This may be a very funny novel about art and idealism. Or it may be a very serious novel about how our work defines us - albeit one that will make you laugh uncontrollably and at random. Either way, the joke's on us: gleeful, satirical and disarmingly sincere, profound and bombastic in equal measure, and so, so familiar to anyone who has been in their twenties, or contemplated the big questions about whether we are what we create or whether, maybe it's the other way around, Loudermilk is refreshing and incisive.
“Lucy Ives has created something special in Loudermilk. The early 2000s setting is unmistakable, and while all the characters are both familiar (in all the right ways) and written with at least some degree of love, none are spared by Ives’ razor-sharp satire. Unlike so many other satirical novels, Loudermilk is nuanced and feels like it has something to say, rather than just skewering for the sake of skewering. And it’s consistently laugh-out-loud funny throughout.”
— Lane Jacobson, Paulina Springs Books, Sisters, OR
A New York Times Book Review Editors' Choice "Hilarious . . . A riotous success. Equal parts campus novel, buddy comedy and meditation on art-making under late capitalism, the novel is a hugely funny portrait of an egomaniac and his nebbish best friend." --The Washington Post It's the end of summer 2003. George W. Bush has recently declared the mission in Iraq accomplished, the unemployment rate is at its highest in years, and Martha Stewart has just been indicted for insider trading. Meanwhile, somewhere in the Midwest, Troy Augustus Loudermilk (fair-haired, statuesque, charismatic) and his companion Harry Rego (definitely none of those things) step out of a silver Land Cruiser and onto the campus of The Seminars, America's most prestigious creative writing program, to which Loudermilk has recently been accepted for his excellence in poetry.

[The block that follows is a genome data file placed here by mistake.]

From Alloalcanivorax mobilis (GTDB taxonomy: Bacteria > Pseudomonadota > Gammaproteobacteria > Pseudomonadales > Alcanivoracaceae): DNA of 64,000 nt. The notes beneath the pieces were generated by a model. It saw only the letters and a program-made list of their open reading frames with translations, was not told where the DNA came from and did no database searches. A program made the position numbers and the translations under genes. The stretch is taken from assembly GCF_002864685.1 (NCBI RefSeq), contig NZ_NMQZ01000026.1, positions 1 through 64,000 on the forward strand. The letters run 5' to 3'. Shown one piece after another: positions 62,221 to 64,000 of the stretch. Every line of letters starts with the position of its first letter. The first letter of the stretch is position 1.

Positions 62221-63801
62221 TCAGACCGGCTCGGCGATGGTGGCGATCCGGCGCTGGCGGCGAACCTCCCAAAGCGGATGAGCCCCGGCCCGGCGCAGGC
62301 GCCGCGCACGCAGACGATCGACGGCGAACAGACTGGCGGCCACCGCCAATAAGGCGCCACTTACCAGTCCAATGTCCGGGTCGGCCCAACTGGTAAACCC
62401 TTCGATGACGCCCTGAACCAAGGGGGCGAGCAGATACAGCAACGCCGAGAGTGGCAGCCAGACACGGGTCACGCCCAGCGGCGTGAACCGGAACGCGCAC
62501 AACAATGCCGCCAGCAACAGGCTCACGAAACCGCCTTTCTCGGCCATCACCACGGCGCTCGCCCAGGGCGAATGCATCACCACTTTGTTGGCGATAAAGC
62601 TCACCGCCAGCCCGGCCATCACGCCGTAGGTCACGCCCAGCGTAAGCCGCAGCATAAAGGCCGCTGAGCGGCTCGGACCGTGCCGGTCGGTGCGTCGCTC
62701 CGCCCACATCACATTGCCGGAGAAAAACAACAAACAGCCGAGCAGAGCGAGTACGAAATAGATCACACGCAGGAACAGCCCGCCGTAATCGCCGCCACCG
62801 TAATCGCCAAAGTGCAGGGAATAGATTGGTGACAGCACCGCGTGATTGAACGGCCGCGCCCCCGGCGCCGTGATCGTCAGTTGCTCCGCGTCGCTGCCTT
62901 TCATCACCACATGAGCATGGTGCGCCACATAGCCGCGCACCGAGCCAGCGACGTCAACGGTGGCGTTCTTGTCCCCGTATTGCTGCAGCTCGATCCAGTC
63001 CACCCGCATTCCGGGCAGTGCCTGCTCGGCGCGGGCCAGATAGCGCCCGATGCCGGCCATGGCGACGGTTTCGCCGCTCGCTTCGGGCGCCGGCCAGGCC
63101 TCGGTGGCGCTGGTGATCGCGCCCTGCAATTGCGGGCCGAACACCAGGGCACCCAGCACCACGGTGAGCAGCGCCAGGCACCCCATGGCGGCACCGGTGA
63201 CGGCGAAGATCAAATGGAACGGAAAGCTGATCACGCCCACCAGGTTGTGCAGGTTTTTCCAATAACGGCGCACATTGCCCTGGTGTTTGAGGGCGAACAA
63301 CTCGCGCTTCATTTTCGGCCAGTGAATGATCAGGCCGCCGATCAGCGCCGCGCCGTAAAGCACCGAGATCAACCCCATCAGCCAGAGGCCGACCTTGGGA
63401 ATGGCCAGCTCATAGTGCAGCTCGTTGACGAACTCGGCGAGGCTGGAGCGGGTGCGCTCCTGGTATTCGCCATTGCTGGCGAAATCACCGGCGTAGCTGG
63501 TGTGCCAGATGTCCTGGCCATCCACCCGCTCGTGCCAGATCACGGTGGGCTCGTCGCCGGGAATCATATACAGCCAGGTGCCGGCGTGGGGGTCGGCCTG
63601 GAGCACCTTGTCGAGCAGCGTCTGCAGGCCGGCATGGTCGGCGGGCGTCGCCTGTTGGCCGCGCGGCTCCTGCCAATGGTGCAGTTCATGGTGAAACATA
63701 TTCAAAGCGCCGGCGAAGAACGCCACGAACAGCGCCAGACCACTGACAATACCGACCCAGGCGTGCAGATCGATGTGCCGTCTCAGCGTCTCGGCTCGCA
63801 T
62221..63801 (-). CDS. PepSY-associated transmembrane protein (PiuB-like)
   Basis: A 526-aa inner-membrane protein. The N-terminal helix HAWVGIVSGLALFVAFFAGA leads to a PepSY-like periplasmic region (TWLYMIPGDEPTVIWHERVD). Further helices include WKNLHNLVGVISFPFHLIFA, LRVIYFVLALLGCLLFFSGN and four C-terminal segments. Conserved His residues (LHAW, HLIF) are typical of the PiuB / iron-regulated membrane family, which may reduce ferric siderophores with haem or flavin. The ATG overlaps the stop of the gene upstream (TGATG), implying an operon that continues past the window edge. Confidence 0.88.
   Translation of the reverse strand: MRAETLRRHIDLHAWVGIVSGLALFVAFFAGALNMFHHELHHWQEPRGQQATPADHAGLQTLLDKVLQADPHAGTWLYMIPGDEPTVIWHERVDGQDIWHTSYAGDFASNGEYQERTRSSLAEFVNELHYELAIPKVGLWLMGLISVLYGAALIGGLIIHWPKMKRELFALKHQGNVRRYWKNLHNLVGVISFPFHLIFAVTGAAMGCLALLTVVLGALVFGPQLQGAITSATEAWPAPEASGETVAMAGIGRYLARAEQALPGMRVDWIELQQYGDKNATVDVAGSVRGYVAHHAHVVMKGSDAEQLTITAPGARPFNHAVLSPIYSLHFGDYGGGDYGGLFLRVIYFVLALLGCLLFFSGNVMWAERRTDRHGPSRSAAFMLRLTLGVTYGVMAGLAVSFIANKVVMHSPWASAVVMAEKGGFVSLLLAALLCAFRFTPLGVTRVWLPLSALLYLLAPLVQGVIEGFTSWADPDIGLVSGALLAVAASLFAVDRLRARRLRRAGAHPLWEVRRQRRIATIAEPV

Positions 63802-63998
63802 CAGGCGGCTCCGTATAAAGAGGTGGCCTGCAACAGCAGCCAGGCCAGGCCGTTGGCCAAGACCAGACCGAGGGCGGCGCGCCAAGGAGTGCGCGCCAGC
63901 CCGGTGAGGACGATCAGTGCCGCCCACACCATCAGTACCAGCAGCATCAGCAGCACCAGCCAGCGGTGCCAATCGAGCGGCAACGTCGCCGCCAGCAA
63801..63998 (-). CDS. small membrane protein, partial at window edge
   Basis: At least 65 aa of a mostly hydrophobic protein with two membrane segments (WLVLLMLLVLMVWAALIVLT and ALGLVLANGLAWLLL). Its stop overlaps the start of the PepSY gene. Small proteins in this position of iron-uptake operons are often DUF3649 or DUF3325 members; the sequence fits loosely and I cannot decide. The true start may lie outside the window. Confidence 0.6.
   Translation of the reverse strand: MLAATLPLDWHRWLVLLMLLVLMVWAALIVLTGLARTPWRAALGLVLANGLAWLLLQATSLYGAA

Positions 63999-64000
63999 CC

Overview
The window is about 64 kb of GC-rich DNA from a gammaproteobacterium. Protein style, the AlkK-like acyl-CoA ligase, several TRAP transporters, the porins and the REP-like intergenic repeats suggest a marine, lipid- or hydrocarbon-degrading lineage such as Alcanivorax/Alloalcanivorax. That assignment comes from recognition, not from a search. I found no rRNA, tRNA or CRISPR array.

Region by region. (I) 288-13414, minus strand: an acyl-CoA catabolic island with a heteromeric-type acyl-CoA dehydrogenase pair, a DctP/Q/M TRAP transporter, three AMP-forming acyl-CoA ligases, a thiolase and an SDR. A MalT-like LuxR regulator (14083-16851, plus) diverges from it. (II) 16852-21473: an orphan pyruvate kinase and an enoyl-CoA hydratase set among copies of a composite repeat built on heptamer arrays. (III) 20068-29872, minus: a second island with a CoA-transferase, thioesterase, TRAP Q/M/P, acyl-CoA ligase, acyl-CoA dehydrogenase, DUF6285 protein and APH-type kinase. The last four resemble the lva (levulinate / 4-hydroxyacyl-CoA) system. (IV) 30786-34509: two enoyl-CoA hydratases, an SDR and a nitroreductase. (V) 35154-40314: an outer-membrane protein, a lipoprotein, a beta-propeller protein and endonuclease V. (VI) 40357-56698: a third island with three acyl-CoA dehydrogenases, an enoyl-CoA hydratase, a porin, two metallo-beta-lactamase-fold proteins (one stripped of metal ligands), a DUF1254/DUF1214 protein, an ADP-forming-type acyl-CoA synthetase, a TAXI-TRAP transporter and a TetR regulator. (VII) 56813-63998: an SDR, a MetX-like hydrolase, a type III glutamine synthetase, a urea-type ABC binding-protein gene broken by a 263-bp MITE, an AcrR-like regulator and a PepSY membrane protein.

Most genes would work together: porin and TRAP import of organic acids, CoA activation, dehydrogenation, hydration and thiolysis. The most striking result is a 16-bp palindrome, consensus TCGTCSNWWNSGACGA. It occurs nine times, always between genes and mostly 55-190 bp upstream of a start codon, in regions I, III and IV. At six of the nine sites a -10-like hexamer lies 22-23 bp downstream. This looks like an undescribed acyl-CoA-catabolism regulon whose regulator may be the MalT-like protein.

Loudermilk, however, has never written a poem in his life.
Wickedly entertaining, beguiling, layered, and sly, Loudermilk is a social novel for our time: a comedy of errors that deftly examines class, gender, and inheritance, and subverts our pieties about literature, authorship, art making, and the institutions that sustain them.
About the Author
Lucy Ives is the author of the novel Impossible Views of the World. Her writing has appeared in Art in America, Artforum, the Baffler, frieze, Granta, Lapham's Quarterly, Vogue, and at newyorker.com. For five years she was an editor with the online magazine Triple Canopy. A graduate of Harvard University and the Iowa Writers' Workshop, she holds a PhD in comparative literature from New York University. She currently teaches in the Image Text interdisciplinary MFA program at Ithaca College, as well as at NYU's XE: Experimental Humanities & Social Engagement Master's program. She is the recipient of a 2018 Creative Capital - Andy Warhol Foundation Arts Writers Grant.